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The Environmental Impact Statement After Two Generations by Michael R. Greenberg

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7 Animas-LaPlata, FourCorners: waterrights and theUte legacy

Introduction

In 1868, after wars and skirmishes with the rapidly spreading Anglo-American population, the Ute Indian tribes moved to southern Colorado and northern New Mexico, the so-called Four Corners area, where Utah, Colorado, Arizona, and New Mexico meet (Figure 7.1). The Utes expected the new reservation to provide sufficient land and water. Their lands, however, were reduced and water was anything but plentiful. One hundred and fifty years after relocating to the Four Corners area, the Utes will receive a water supply from the Animas and La Plata rivers, the two major surface water sources, which settled their water claims.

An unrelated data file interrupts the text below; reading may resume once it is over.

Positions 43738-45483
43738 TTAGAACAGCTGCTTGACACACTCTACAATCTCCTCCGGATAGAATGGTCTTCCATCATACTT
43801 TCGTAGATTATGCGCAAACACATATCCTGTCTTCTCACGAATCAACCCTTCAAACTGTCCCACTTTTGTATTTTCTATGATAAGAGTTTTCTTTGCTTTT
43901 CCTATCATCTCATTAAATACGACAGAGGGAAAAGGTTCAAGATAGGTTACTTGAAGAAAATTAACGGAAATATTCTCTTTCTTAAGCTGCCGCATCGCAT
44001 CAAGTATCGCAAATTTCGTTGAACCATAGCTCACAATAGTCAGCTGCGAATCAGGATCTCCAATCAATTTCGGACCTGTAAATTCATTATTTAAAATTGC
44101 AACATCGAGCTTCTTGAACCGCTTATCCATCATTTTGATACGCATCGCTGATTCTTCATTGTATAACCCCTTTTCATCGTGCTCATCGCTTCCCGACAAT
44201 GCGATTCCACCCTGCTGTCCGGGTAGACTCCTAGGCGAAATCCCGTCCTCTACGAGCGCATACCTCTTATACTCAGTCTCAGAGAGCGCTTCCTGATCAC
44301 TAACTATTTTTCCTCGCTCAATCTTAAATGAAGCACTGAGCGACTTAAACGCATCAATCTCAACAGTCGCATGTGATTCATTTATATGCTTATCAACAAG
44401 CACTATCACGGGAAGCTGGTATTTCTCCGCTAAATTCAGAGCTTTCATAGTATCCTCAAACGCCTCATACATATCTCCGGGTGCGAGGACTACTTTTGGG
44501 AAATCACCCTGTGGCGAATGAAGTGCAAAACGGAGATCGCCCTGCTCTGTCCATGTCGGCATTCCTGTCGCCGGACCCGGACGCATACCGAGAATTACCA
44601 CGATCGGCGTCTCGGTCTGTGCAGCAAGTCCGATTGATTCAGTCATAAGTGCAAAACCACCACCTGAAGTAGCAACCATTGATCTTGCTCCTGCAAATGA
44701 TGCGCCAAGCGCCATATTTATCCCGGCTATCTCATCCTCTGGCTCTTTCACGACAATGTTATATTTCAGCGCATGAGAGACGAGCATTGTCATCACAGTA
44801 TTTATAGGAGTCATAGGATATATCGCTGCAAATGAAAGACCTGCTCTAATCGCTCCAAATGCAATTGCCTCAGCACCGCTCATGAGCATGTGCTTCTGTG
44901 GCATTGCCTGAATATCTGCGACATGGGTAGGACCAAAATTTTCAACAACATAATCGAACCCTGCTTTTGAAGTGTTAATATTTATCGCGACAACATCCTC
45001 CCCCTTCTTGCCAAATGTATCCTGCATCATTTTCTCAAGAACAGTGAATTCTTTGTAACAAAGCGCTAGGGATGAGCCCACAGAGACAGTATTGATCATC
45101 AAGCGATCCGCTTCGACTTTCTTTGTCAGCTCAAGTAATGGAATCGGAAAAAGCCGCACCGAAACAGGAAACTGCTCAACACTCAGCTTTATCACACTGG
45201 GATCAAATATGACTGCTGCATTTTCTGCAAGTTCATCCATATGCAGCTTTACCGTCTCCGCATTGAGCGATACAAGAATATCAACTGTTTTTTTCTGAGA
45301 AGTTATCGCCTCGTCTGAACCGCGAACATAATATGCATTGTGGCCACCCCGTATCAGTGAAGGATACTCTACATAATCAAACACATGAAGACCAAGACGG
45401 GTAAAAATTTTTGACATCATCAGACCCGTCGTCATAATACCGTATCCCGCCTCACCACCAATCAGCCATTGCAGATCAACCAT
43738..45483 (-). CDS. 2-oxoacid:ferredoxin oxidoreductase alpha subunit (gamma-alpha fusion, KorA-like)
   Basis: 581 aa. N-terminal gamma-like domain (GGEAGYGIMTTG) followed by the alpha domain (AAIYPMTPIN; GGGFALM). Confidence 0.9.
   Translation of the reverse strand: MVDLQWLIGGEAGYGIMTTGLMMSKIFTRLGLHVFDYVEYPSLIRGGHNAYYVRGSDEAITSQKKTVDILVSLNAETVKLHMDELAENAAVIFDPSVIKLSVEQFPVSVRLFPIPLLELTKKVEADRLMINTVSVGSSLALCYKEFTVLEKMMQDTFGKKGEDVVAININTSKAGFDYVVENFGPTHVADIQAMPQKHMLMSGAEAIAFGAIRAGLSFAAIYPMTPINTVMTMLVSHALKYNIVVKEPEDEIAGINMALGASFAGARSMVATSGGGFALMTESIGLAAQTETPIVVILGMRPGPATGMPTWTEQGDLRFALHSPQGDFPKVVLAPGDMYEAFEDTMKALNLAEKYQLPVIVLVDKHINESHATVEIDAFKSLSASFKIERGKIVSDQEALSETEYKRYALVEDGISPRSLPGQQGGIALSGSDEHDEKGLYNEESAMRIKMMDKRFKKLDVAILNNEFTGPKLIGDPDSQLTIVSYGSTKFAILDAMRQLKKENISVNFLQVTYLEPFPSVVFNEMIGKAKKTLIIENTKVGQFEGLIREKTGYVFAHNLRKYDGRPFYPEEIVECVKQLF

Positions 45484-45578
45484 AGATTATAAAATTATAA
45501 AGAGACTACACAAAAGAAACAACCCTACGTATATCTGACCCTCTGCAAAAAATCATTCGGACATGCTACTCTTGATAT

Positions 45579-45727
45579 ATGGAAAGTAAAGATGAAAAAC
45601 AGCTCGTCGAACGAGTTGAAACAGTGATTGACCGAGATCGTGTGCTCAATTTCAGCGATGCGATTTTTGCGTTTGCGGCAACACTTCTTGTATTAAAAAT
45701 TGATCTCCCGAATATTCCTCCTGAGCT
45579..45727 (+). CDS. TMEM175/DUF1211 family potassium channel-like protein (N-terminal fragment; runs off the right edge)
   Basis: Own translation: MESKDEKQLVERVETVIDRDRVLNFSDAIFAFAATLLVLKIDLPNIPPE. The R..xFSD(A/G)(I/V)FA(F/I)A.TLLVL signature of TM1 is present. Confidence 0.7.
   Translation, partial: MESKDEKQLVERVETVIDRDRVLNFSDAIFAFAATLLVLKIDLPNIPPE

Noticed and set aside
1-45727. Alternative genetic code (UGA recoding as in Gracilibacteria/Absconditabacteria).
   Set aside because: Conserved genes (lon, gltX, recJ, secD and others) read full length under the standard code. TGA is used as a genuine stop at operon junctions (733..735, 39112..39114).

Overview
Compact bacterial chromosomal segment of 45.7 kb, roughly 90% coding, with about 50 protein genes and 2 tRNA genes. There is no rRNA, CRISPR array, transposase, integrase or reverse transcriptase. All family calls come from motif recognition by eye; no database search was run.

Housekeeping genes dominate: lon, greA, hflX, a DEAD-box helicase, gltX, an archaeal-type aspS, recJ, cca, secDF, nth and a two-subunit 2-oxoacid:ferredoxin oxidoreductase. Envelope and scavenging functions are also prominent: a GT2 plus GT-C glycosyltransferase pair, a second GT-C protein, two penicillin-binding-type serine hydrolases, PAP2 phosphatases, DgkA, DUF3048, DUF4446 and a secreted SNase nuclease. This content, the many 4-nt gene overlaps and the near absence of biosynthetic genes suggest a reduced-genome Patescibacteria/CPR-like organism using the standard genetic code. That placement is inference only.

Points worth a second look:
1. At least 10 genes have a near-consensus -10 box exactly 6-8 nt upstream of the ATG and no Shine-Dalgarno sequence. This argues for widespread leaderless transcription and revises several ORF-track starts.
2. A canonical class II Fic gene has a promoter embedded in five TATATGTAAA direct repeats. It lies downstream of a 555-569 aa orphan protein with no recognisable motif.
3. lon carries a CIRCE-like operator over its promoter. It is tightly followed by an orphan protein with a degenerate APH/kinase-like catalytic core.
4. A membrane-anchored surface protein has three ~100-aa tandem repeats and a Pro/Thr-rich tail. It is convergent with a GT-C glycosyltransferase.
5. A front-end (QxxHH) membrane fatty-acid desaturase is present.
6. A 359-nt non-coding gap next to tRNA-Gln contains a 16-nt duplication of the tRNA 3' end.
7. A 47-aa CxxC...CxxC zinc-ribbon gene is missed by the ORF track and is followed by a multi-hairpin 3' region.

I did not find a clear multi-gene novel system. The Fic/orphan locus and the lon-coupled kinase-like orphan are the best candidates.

This chapter has two objectives. The first ...

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